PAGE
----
I should feel ashamed to admit this, but I only recently took my first journey to Livermore.
While I had driven through it on Interstate 580 countless times in the past 22 years, I had never actually stopped there — even to get a coffee, let alone spend a couple of hours wine tasting. A friend’s wedding necessitated the trip, so it seemed like the time had come to check out one of California’s oldest wine regions.
While just an hour southeast from San Francisco, Livermore’s climate and topography are quite different from The City. From the highway, you see beautiful, seemingly barren, dry mountains, but most of the vineyards are located on the flatlands. If you’re ever tired of the June gloom or whatever July turns into in The City, Livermore often is sunny and in the 90s during the day.
However, as part of the larger San Francisco Bay American Viticultural Area — in 1982, Livermore itself became one of the earliest AVAs — it benefits from afternoon breezes and fog that rolls in from the coast.
You will find a lot of cabernet sauvignon and chardonnay grown there, but sauvignon blanc, zinfandel and syrah also have a few stakes in the ground. While people clearly seem to enjoy these types of wines, I can’t help but wonder why Livermore, with its gravelly soil and climate, has hung its hat on these varietals instead of carving out a niche for itself with other grapes.
One answer is that the cost of land is lower than in, say, Napa Valley, where it’s more expensive to grow the same grapes.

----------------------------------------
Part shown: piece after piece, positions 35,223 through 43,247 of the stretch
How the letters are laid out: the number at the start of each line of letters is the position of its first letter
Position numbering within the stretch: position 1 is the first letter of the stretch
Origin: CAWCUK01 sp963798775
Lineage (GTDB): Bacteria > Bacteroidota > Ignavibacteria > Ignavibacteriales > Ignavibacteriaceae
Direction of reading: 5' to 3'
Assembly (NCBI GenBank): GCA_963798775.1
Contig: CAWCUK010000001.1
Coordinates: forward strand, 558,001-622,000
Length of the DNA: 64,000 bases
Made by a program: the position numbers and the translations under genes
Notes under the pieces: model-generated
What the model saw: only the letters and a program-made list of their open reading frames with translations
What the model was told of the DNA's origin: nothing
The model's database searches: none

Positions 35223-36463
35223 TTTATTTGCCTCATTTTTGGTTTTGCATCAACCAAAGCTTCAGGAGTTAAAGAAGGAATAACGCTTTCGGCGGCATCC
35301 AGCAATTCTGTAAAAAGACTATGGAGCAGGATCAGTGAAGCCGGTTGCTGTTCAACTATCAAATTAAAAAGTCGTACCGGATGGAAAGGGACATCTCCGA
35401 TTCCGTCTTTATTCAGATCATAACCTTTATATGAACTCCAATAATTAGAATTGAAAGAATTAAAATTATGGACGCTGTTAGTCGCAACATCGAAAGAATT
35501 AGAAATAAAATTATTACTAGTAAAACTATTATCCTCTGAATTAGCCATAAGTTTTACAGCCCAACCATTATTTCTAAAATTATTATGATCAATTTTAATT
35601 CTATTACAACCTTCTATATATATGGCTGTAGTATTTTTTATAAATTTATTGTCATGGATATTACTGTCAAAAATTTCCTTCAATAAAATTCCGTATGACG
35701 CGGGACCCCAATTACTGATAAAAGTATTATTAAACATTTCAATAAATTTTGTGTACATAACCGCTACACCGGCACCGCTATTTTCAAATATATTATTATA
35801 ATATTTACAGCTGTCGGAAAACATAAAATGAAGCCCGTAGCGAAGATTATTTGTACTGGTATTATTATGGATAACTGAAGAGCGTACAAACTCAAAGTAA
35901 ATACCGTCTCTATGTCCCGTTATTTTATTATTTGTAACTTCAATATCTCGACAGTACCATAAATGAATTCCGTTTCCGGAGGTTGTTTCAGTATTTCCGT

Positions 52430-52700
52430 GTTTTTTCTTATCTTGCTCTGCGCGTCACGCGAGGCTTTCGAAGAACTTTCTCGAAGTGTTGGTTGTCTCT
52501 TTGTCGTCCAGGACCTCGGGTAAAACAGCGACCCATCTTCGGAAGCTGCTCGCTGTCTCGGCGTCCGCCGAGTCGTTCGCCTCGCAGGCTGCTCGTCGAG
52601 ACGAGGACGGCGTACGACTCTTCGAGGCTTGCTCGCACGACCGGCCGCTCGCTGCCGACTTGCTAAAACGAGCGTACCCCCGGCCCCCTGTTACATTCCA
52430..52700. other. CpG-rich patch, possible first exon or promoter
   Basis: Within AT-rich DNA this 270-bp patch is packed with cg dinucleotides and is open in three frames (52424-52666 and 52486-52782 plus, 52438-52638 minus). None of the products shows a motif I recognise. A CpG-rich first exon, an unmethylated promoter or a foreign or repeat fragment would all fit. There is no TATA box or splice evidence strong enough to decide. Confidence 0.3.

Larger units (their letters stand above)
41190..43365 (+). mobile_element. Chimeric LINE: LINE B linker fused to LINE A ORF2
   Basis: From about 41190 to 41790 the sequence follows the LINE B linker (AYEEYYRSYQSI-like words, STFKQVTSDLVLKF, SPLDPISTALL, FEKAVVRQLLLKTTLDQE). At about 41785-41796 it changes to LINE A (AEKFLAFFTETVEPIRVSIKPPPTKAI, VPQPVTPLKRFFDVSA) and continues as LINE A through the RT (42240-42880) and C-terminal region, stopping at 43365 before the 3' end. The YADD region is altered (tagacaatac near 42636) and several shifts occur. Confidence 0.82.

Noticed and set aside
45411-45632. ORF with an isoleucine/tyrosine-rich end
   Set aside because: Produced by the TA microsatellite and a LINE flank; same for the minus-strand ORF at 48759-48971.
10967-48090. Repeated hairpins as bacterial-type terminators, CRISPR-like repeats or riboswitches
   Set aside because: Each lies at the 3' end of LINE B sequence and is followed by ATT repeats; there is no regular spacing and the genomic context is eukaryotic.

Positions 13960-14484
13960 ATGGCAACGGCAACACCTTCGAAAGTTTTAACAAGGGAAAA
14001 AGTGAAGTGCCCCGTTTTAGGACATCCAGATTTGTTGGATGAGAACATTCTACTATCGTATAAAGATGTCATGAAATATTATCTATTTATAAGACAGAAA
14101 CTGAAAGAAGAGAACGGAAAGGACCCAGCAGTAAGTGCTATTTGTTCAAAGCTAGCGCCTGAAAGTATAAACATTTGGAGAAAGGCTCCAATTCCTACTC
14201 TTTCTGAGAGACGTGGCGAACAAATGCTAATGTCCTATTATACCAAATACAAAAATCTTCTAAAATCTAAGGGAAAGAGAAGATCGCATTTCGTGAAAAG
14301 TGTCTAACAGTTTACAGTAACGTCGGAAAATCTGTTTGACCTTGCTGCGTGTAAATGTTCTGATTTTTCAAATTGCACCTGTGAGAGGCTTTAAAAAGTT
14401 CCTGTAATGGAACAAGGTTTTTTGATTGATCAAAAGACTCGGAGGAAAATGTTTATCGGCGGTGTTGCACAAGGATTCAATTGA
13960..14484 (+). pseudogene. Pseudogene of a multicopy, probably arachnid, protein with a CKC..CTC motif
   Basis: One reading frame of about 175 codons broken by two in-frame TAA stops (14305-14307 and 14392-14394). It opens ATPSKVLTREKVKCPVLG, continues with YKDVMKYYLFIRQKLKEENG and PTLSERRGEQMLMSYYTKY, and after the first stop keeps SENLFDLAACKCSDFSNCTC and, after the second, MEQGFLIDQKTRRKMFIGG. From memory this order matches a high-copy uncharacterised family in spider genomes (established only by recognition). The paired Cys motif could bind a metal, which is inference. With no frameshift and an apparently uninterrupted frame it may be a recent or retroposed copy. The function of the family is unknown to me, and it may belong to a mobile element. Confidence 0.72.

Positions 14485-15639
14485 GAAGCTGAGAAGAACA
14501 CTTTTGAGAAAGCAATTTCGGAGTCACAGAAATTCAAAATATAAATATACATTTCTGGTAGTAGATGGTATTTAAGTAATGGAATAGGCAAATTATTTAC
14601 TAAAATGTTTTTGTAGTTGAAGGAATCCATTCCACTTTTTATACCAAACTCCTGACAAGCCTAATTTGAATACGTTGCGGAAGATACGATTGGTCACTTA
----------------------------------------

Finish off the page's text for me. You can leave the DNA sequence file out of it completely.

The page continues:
One of the most age-worthy and complex white wines in California is Kalin’s Livermore semillon. I knew about this wine even before switching coasts back when George H.W. Bush was president. The soil is a natural for this grape, as the terroir has similarities to Graves and Pessac-Léognan in Bordeaux.
For years I’ve wondered why more winemakers do not make semillon here, and I can only come up with one reason: a lack of broad appeal or commercial viability. Now that there seems to be a penchant for exploring many types of wine grapes’ viability in California — at least among younger winemakers — I’m hoping this will change.
Tempranillo, sangiovese and the port grapes (with tempranillo being one) have been coming on line, and there could be potential. Quite a bit of port-style wine made from everything from chardonnay to touriga can be found in tasting rooms.
Considering its proximity to San Francisco and that most of the wineries are pretty close to each other, I’m surprised I do not hear more wine drinkers talk about taking trips east instead of north. While Napa and Sonoma offer more consistency of quality — and this I base on a couple of decades of experience, not half an afternoon of tasting — Livermore should not be overlooked.
Pamela S. Busch is a wine writer and educator who has owned several wine bars in San Francisco, including Hayes and Vine and CAV Wine Bar & Kitchen.
Here are a few places to check out:
Garré Vineyard & Winery
7986 Tesla Road, (925) 371-8200
Notable: Garré Vineyard Chardonnay, 2012 ($22); Petite Sirah, 2008 ($23)
2245 South Vasco Road, (925) 294-8647
Notable: Fraser-Howard Chardonnay, 2011 ($28); Livermore Valley Cabernet Sauvignon, 2010 ($54)
Rios-Lovell Estate Winery
6500 Tesla Road, (925) 443-0434
Notable: Estate Pinot Grigio, 2010 ($16); NV Reserve Port ($24, 375 ml)
The Steven Kent Winery
5443 Tesla Road, (925) 243-6440